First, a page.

Saturday’s Sharpie 500 served as a crossroads in the history of stock car racing.
The event was Mark Martin’s 1,000th career NASCAR start and marked the 10th anniversary of Dale Earnhardt Sr.’s final victory at Bristol Motor Speedway.
Both Martin and Earnhardt are legends, but their approach to driving couldn’t be any different. Earnhardt was a hard-charger and willing to do whatever was necessary to win a race. He proved that 10 years ago when he put his fender into Terry Labonte’s car, spinning him up the track in turn two to earn the win.
On Saturday night, Martin found himself presented with the same choice Earnhardt had 10 years ago.
Martin was riding in second place behind Kyle Busch with four laps to go. He was able to get the nose of his car underneath Busch on more than one occasion in the closing laps, but instead of moving Busch out of the way to grab a victory, Martin was content to race him clean and settle for second.
“I feel really, really good at night when I go to bed,” Martin said. “I have managed to win a race or two, and none of ’em did I have to pull something dirty.”
Earnhardt was booed so loudly 10 years ago that his comments in Victory Lane were barely audible.
Martin, on the other hand, received a warm reaction from the crowd during a pre-race ceremony and again after finishing second.
While Martin may have won the popularity contest last night, it should be noted that Busch won the race — just like Earnhardt won the race 10 years ago.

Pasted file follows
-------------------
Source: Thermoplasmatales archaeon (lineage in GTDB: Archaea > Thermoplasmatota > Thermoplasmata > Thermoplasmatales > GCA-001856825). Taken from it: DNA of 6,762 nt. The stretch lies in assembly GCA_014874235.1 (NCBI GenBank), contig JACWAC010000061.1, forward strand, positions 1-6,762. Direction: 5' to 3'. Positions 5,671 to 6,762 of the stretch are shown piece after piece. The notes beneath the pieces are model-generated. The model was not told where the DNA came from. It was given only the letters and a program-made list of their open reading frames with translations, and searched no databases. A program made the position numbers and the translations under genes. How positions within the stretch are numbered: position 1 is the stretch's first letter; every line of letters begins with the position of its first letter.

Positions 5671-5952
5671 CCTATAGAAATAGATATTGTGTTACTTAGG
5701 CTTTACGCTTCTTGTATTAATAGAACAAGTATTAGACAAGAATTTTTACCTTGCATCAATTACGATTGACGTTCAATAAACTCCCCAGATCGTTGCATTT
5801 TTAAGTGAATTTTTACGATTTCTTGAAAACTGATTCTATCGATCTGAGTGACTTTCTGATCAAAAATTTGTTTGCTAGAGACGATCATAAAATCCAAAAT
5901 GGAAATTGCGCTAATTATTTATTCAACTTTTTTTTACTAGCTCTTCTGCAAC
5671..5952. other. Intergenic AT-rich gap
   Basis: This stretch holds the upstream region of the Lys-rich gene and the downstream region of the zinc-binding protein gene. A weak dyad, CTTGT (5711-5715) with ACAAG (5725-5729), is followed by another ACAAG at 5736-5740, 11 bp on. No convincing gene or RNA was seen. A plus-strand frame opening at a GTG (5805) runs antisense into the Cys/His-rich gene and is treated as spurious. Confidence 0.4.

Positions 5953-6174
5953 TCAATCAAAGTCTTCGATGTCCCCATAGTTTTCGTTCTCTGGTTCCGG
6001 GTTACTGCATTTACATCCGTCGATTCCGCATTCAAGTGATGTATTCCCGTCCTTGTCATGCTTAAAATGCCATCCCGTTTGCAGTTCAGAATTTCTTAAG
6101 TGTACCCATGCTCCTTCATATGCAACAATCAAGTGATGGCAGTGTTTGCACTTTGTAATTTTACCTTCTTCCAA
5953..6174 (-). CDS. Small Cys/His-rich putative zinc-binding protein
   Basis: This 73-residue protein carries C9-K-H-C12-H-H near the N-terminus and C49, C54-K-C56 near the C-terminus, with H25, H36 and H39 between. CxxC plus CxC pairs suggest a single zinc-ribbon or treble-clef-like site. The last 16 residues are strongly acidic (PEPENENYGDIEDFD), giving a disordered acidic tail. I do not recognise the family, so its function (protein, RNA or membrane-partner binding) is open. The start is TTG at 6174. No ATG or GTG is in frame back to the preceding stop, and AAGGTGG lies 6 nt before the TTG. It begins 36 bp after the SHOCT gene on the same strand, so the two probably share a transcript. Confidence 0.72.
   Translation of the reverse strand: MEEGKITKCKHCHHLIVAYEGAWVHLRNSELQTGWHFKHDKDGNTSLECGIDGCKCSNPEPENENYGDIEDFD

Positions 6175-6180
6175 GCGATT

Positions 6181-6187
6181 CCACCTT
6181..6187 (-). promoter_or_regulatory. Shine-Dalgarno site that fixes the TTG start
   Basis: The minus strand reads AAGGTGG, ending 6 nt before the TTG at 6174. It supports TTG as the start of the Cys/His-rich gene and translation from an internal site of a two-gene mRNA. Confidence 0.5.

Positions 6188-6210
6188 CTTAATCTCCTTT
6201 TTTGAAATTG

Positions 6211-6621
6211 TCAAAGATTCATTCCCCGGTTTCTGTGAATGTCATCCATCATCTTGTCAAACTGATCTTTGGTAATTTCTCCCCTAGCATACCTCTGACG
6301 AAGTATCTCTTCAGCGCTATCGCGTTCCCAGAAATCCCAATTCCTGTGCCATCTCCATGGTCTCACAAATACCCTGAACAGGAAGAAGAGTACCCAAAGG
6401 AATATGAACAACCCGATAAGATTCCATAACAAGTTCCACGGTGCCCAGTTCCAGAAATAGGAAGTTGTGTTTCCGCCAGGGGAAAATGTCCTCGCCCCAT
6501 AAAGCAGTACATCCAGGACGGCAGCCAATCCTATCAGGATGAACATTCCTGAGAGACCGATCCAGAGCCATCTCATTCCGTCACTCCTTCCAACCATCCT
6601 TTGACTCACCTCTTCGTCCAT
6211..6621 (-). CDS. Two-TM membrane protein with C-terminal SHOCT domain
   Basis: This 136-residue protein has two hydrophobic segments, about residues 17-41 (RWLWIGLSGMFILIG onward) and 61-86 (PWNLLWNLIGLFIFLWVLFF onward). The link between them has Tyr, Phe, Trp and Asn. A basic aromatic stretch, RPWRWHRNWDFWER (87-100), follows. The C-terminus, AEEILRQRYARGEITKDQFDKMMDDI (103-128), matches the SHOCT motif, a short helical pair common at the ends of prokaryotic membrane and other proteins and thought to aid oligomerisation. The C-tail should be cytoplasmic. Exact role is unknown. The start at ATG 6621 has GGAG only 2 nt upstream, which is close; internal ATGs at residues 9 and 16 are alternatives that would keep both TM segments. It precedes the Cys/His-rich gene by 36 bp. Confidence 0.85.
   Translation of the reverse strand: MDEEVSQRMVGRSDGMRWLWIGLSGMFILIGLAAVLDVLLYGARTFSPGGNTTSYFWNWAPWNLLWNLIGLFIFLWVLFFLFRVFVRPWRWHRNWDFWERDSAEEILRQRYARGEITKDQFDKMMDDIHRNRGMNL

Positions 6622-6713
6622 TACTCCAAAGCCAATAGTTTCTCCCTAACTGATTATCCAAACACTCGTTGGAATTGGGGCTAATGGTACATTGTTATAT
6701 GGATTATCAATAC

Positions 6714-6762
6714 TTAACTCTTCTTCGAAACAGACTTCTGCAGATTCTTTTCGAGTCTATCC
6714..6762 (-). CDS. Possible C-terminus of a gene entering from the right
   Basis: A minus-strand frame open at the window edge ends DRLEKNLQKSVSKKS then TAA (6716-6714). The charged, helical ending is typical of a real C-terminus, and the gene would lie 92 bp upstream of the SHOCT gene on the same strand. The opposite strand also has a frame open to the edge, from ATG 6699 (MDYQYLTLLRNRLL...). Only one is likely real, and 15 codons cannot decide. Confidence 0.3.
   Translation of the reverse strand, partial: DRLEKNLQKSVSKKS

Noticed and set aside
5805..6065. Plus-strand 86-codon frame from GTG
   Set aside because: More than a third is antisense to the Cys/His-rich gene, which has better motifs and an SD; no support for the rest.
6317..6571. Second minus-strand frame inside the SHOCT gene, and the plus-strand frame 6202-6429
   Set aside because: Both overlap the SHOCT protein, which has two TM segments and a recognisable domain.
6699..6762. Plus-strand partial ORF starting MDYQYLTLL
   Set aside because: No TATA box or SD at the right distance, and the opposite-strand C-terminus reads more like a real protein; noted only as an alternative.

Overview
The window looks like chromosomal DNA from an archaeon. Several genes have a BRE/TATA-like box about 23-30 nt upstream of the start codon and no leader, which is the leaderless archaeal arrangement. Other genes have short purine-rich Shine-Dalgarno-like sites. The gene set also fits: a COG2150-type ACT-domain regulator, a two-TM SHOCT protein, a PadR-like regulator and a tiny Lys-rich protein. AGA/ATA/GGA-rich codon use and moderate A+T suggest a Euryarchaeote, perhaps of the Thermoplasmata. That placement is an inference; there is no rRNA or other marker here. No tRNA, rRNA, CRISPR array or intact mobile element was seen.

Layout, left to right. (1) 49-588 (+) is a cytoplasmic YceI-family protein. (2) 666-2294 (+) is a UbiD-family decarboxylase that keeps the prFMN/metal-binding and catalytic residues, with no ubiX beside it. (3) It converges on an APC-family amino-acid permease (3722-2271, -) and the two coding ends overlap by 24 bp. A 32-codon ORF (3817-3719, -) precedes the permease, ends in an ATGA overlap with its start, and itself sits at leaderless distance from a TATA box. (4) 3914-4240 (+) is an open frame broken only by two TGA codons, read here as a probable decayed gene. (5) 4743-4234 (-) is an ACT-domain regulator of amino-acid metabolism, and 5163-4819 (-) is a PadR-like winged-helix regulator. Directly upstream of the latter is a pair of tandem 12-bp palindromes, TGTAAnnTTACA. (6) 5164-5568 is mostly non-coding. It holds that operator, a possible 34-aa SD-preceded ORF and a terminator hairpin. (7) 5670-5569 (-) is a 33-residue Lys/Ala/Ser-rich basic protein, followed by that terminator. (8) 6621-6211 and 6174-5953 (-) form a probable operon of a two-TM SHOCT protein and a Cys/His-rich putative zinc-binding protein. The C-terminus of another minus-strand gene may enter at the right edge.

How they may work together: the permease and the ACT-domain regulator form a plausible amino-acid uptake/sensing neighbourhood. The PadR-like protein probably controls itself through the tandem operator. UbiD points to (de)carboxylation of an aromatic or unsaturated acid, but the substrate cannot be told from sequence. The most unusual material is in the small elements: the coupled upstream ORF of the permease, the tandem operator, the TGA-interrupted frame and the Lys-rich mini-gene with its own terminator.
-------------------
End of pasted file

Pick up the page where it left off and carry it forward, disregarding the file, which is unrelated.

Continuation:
At the end of the day, people love Martin because he’s a gentleman, but they respect Earnhardt because he was a seven- time Cup champion.
Martin will tell you that he’ll do anything to win, but only up to a certain point. There are lines he is not willing to cross.
Martin’s performance this season has him on the verge of making the Chase for the championship, and there is talk that he will be among the favorites to win his first career title if everything goes smoothly over the next two races.
But there is a reason Martin hasn’t won a championship by now. He points to the bad luck that he’s had along the way, leading to a couple of seasons where he fell just a few points short of a title.
Bad luck, however, is part of every racer’s life. It can’t be avoided; it has to be overcome. You overcome it by making the most of the good days, by turning second-place runs i to victories.
On Saturday, Martin repeated some advice he got from Dick Trickle back in 1978 as a defense for the way he raced Busch.
“In order to finish first,” Martin said, “first you must finish.”
Earnhardt had a different take on the situation. He proved that when he put the fender of his No. 3 Chevy into the bumper of Labonte’s No. 5 in an effort to “rattle his cage a little bit.” He could have wrecked himself in the process, but winning was worth the risk.
Earnhardt was more concerned with being respected by his competitors than he was with being loved by them.
By being unwilling to cross the line and put his fender into Busch, Martin gained a lot of admiration from the fans and his fellow drivers.
What he didn’t get, however, was a trophy and all the respect that goes with it.
Dave Ongie covers motorsports for the Kingsport Times-News. E-mail him at firstname.lastname@example.org.